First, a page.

However, she is also certain that the fruit and vegetable trade cannot be completely digitized: "We still need the classic analog market, i.e. stands, pallets and forklifts. Fruit and vegetables cannot be transported via WLAN. Although we are a relatively old market, nevertheless, some things can still be modernized." In addition to refurbishing the premises, this also means replacing the hall doors, which will be connected to an access control system. Market passes that grant access were digitized a few years ago. Furthermore, signal transmitters will be installed at the gates, to reduce the speed of forklifts in the halls in order to prevent accidents.
Inflation meets low demand
The inflation that has prevailed for several weeks is particularly noticeable in higher-priced products such as asparagus or airfreighted merchandise. Consumer behavior has also changed, while demand has fallen, she said. "For both strawberries and asparagus, demand was rather restrained, and that was despite prices being quite low here and there."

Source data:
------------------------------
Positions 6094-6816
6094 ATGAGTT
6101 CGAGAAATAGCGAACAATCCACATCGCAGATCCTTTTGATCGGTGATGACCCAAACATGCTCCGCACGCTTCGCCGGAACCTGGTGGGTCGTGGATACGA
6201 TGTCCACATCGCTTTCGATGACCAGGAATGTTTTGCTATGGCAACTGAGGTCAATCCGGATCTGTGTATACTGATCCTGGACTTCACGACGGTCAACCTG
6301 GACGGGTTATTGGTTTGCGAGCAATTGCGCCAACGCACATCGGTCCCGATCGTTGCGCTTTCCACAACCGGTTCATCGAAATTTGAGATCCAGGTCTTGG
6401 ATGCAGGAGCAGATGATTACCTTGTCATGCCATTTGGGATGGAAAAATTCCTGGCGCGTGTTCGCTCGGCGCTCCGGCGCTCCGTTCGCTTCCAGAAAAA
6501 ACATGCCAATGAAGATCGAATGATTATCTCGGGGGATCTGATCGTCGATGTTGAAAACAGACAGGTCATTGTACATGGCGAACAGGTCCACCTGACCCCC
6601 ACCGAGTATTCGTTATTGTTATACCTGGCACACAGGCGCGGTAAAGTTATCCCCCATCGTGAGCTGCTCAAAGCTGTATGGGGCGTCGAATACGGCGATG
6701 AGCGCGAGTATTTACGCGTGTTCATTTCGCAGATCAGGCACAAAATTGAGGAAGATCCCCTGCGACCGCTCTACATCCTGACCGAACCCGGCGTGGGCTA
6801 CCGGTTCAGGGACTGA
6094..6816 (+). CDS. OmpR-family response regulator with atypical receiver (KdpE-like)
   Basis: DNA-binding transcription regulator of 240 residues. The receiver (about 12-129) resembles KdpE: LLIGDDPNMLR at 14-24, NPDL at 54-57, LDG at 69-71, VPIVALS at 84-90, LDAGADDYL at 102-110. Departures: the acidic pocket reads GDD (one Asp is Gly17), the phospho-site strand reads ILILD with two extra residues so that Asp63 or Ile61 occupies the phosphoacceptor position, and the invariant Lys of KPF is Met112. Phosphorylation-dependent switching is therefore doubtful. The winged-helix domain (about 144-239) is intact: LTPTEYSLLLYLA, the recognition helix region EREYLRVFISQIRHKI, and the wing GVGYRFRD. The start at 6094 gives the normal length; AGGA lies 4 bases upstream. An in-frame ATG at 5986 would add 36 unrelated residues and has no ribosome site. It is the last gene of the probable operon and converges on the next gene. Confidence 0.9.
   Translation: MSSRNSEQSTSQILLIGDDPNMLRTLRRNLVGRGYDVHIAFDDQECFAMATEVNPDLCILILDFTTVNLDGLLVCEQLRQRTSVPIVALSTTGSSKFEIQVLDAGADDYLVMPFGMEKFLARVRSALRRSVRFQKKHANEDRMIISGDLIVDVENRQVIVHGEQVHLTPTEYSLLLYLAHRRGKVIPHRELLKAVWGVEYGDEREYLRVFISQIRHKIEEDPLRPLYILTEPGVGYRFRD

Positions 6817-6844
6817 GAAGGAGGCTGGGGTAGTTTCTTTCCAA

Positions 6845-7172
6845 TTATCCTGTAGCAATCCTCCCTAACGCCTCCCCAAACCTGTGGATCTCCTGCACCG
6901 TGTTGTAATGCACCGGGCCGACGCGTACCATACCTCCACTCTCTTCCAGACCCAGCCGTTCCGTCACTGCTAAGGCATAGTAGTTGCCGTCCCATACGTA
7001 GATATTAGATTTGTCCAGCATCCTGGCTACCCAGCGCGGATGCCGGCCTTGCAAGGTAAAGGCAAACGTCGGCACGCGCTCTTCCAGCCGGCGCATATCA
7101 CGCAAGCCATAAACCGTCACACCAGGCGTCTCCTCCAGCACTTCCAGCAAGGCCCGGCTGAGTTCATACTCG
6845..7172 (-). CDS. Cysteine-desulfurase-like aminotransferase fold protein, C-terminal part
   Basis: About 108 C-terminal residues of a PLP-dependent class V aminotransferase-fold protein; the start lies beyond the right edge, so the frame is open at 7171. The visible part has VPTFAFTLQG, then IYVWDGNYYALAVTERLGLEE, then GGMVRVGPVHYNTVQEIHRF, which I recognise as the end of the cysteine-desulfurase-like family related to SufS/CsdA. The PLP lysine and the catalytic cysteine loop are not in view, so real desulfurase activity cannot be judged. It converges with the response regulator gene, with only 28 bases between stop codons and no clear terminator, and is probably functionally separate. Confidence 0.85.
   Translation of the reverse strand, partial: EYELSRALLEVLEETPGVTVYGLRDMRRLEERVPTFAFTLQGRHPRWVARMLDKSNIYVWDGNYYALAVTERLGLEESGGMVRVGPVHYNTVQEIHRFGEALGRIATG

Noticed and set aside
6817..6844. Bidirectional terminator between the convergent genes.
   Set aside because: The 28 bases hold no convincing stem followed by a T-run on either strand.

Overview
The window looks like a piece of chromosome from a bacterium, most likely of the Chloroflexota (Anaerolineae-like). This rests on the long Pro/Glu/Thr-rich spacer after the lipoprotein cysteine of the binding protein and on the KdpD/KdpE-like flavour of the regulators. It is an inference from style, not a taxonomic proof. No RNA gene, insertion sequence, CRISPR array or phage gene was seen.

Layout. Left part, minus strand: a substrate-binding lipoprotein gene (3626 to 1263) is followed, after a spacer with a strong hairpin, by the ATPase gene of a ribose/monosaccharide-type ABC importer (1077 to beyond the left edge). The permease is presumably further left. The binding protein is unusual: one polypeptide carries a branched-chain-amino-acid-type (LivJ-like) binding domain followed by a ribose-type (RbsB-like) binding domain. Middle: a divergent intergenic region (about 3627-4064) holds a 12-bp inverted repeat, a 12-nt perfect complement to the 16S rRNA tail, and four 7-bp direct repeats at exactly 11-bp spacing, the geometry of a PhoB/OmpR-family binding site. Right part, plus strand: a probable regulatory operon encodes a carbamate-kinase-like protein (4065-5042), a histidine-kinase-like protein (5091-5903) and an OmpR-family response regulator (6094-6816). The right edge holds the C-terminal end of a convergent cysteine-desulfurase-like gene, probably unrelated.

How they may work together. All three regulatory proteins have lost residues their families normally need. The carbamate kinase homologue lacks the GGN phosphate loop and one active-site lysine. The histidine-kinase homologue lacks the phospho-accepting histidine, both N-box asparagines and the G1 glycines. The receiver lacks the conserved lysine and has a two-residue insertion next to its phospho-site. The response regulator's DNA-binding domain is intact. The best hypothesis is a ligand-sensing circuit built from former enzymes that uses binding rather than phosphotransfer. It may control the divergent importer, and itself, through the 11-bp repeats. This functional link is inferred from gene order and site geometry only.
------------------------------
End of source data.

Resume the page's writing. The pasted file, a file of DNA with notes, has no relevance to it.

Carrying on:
Added to this was low capacity for airfreight as well as ships. "Prices have risen a lot regarding transportation in general, and there is no end in sight so far," Steinmeyer continues. "Schedules have also been shaken up as a result. While there are still lockdowns in China, there have been strikes in the ports of Ecuador and Hamburg. Combined with the existing crises, of course, it's shaking up the whole sector."
Price more relevant than origin
In the past two years of the pandemic, a strong trend toward regional goods emerged. However, Steinmeyer estimates that due to price increases, a large proportion of consumers will increasingly pay more attention to price and less to origin. "If we assume that energy prices will rise quite a lot in Germany, up to 25 percent of the population could be affected by energy poverty, according to some reports. That means savings will have to be made elsewhere."
Guided tours, cultural events and more
After a two-year hiatus due to the pandemic, guided tours resumed in June, led by a former employee who worked at the wholesale market for more than 40 years. "The tours were regularly fully booked before the pandemic and are currently so again. But our large grounds also host cultural events such as theater performances of 'Harry Potter and the Enchanted Child.' The Harley Days also took place again," adds Adler. But the area is also used for film productions, training of bus drivers, projects of the TU Hamburg, etc. There is even a small museum at the wholesale market, the Zusatzstoffmuseum.
Summer festival and Food Market Hamburg canceled